When it comes to the performance of an audit, there are frequently updates and changes to standards and guidelines. However, this is not always the case for review and compilation engagements, which tend to require more professional judgement, as there is less guidance available in their respective standards.
The ambiguity in these standards have led to inconsistent practices across CPA firms and as a result, the Auditing and Assurance Standards Board (AASB) decided to set new and revised standards for review and compilation engagements.
So what exactly are these new standards? Let’s take a look.
The new standard for review engagements is the Canadian Standard on Review Engagements (CSRE) 2400, which was issued in April 2016 and will be effective in 2017. This new standard will replace the following:
- Section 8100 – General Review Standards
- Section 8200 – Public Accountant’s Review of Financial Statements
- Section 8500 – Reviews of Financial Information other than Financial Statements
The new standard will include all necessary guidance to conduct a review engagement, compared to the old standards that did not cover sufficient depth, which reverted users to audit standards for guidance.
Specifically, the key issues that the AASB wanted to address with this initiative include:
- The need for a set of comprehensive “stand alone” review engagement standards
- The nature and extent of review engagement procedures
- The form and content of the practitioner’s report
Though the new standard provides more guidance on review engagements (ex. paragraph 47 sets out specific inquiries that the practitioner required to make of management and others within the entity), the standards are also more rigorous. For example, paragraphs 41-42 of the new standard require the practitioner to determine materiality and to revise it in the event of becoming aware of information that would have caused a different amount initially. As well, the practitioner is required to communicate with management or those charged with governance on a timely basis all matters concerning the engagement, and the practitioner is to obtain evidence that the financial statements agree with, or reconcile to, the entity’s underlying accounting records, for which there is no comparable requirements in the 8000 Series
If you are interested in reading exactly how the new standards differ from the previous standards, the June 2016 issue of the Audit and Assurance Alert by CPA Canada includes a summarized comparison between the CSRE 2400 and former 8000 Series. The article can be accessed through the following link: https://www.cpacanada.ca/en/business-and-accounting-resources/audit-and-assurance/standards-other-than-cas/publications/alert-csre-2400-vs-the-8000-series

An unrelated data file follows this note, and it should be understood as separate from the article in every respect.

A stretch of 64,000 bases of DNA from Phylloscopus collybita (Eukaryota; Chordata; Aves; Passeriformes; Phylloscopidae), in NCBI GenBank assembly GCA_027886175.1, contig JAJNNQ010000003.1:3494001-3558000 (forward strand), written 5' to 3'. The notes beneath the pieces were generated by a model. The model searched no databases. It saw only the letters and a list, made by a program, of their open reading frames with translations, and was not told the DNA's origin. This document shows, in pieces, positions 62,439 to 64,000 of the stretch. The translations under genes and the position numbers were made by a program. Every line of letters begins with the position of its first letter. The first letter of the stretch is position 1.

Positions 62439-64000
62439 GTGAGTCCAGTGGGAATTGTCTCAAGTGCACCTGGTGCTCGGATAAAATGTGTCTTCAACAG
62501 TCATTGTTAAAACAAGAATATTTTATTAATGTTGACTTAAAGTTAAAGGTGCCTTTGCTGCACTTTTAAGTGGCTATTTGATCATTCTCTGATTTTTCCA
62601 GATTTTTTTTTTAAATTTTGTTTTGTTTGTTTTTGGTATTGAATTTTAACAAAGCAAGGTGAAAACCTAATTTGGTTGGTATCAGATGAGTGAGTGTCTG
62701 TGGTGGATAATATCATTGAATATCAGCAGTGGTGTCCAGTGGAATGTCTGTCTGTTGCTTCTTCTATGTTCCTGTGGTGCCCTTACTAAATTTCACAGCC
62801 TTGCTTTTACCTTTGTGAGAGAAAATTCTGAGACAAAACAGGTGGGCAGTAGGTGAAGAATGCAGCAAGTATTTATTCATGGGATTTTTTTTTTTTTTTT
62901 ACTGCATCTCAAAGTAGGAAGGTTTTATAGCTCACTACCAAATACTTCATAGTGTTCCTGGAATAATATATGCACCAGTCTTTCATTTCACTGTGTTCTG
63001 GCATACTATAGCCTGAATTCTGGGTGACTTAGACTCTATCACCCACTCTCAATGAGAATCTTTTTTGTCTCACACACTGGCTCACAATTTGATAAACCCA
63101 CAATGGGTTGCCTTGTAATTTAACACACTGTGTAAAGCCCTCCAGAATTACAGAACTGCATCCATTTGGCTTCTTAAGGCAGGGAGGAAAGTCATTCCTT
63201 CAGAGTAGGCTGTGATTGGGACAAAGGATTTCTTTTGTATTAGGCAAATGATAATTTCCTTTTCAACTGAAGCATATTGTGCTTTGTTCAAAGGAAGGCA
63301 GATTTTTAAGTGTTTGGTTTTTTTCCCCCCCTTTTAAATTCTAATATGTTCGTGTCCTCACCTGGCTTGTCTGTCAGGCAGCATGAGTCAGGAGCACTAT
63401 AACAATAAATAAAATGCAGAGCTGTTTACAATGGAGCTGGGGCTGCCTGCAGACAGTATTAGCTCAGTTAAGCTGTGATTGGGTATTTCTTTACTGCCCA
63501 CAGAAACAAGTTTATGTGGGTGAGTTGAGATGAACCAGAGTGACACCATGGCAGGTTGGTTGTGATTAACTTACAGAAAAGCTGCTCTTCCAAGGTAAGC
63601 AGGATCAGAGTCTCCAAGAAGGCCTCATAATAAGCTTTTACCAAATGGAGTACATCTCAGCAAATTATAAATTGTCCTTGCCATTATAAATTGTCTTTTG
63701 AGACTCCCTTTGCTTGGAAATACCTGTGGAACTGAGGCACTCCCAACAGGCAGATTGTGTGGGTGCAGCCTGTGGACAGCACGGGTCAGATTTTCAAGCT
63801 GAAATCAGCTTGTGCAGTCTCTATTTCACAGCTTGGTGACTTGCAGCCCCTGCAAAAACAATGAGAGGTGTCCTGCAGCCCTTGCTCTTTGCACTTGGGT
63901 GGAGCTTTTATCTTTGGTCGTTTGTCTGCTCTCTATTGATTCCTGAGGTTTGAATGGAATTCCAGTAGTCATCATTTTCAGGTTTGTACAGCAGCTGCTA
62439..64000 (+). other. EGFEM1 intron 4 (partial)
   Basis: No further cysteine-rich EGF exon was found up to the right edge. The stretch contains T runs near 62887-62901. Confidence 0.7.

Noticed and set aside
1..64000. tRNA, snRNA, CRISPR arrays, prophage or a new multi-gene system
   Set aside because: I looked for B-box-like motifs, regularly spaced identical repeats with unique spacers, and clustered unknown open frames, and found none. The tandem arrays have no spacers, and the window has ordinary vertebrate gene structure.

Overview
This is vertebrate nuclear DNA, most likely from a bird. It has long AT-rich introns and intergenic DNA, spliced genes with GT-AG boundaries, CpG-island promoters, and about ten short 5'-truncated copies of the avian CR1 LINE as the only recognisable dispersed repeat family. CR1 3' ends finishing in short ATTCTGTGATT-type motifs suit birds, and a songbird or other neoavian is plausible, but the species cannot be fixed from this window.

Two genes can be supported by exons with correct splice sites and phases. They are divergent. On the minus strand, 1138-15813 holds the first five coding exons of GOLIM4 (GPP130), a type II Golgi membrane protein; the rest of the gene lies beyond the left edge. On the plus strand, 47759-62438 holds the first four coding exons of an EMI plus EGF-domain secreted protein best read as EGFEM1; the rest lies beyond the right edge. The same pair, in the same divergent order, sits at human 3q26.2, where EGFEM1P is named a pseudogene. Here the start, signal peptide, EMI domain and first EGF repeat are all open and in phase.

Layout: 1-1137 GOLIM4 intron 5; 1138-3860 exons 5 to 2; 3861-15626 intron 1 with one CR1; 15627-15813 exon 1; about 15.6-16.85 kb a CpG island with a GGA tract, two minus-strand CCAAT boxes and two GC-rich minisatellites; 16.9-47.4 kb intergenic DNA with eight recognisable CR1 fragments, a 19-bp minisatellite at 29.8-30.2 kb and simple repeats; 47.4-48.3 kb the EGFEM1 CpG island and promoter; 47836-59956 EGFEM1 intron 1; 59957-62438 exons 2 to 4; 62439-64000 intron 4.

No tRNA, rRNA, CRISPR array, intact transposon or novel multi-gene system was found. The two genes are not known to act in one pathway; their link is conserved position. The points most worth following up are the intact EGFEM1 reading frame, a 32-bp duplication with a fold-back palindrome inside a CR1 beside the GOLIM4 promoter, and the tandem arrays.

The new standards also bring about additional implications to firms including:
- New review engagement reports
- New engagement letters to be obtained
- New file documentation
With the additional requirements in the new standards, adequate preparation will be essential to ensuring all parties are aware of the potential impact on future engagements.
Here’s what parker simone is doing to prepare:
- Reading and understanding CSRE 2400
- Training staff and partners on CSRE 2400
- Considering a timetable for engagements that will be performed under CSRE 2400 (effective for periods ending on or after December 14, 2017)
- Discussing the new standard with clients
- Preparing amendments to engagement letters, representation letters and other communications
Although a new standard has not been formally prepared, surveys of compilation report users – primarily bankers – indicate that greater reliance is being placed on CPA firm compiled financial statements. However, given the gaps in the current standards, there are major inconsistencies between firms.
As a result, the AASB is in the process of conducting research on examples of compiled financial statements issued by public accountants and will hold consultations with bankers and other lenders to formalize a clarified standard. This project will include determining the nature and extent of revisions that should be made to the current standard – Section 9200: Compilation Engagements, and may involve the adoption of International Standards on Related Services (ISRS 4400).
Some of the changes that are anticipated include:
- The definition of a compilation engagement (does the report need to include brighter red flags to draw attention to the limited nature of the practitioner’s involvement with the financial statements?)
- The intended scope of the standard
- Whether there is a need for requirements dealing with quality control
- Practitioner’s work effort (and the link between the practitioner’s ethical responsibility not to be associated with misleading information)
- Reporting requirements
Similar to review engagements, the changes to compilation requirements are expected to be more rigorous than the current standards, which will aim to decrease the information gaps and provide more guidance.
Have you made an assessment as to how these proposed changes will impact your company’s annual financial statements and interactions with your public accountant as part of the year end compilation? Have you communicated with lenders and other external users? Reach out to a parker simone advisor to learn more about how these changes may impact you and your business.
Paula Ramirez, CPA, CA, is a Senior Accountant at parker simone LLP. Before joining the parker simone team, she attended the University of Waterloo where she obtained a Bachelor of Accounting and Financial Management and a Master of Accounting. She enjoys new experiences and is always up to an adventure; whether it’s travelling to a new city or exploring the diverse art and culture in Toronto.
Email: email@example.com | Phone: 905-271-7977